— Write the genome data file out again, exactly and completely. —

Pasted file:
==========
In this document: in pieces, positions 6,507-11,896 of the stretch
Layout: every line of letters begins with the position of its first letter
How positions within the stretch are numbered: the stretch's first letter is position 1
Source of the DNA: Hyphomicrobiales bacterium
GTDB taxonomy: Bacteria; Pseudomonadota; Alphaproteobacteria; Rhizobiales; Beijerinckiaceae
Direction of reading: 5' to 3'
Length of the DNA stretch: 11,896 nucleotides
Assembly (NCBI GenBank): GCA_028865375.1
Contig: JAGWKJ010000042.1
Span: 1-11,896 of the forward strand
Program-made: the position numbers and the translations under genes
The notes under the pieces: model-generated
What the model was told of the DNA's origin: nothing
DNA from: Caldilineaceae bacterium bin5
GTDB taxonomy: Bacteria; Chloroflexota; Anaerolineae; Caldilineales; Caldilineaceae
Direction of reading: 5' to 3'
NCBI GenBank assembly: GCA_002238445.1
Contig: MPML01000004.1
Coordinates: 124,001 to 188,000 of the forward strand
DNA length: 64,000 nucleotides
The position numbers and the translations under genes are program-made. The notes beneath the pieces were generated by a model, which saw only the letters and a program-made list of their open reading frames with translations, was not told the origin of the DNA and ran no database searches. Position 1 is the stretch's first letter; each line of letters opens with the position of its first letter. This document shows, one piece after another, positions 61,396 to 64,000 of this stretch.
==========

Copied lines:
In this document: in pieces, positions 6,507-11,896 of the stretch
Layout: every line of letters begins with the position of its first letter
How positions within the stretch are numbered: the stretch's first letter is position 1
Source of the DNA: Hyphomicrobiales bacterium
GTDB taxonomy: Bacteria; Pseudomonadota; Alphaproteobacteria; Rhizobiales; Beijerinckiaceae
Direction of reading: 5' to 3'
Length of the DNA stretch: 11,896 nucleotides
Assembly (NCBI GenBank): GCA_028865375.1
Contig: JAGWKJ010000042.1
Span: 1-11,896 of the forward strand
Program-made: the position numbers and the translations under genes
The notes under the pieces: model-generated
What the model was told of the DNA's origin: nothing
DNA from: Caldilineaceae bacterium bin5
GTDB taxonomy: Bacteria; Chloroflexota; Anaerolineae; Caldilineales; Caldilineaceae
Direction of reading: 5' to 3'
NCBI GenBank assembly: GCA_002238445.1
Contig: MPML01000004.1
Coordinates: 124,001 to 188,000 of the forward strand
DNA length: 64,000 nucleotides
The position numbers and the translations under genes are program-made. The notes beneath the pieces were generated by a model, which saw only the letters and a program-made list of their open reading frames with translations, was not told the origin of the DNA and ran no database searches. Position 1 is the stretch's first letter; each line of letters opens with the position of its first letter. This document shows, one piece after another, positions 61,396 to 64,000 of this stretch.